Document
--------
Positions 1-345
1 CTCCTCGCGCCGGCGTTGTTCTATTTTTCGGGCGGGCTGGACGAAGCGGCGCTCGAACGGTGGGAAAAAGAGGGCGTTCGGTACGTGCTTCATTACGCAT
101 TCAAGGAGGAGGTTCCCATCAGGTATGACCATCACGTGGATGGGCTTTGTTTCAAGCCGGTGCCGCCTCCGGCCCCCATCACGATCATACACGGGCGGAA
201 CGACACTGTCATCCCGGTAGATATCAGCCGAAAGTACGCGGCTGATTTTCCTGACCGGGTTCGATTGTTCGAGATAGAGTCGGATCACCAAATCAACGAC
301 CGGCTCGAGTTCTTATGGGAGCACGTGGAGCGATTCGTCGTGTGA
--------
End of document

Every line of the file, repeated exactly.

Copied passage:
Positions 1-345
1 CTCCTCGCGCCGGCGTTGTTCTATTTTTCGGGCGGGCTGGACGAAGCGGCGCTCGAACGGTGGGAAAAAGAGGGCGTTCGGTACGTGCTTCATTACGCAT
101 TCAAGGAGGAGGTTCCCATCAGGTATGACCATCACGTGGATGGGCTTTGTTTCAAGCCGGTGCCGCCTCCGGCCCCCATCACGATCATACACGGGCGGAA
201 CGACACTGTCATCCCGGTAGATATCAGCCGAAAGTACGCGGCTGATTTTCCTGACCGGGTTCGATTGTTCGAGATAGAGTCGGATCACCAAATCAACGAC
301 CGGCTCGAGTTCTTATGGGAGCACGTGGAGCGATTCGTCGTGTGA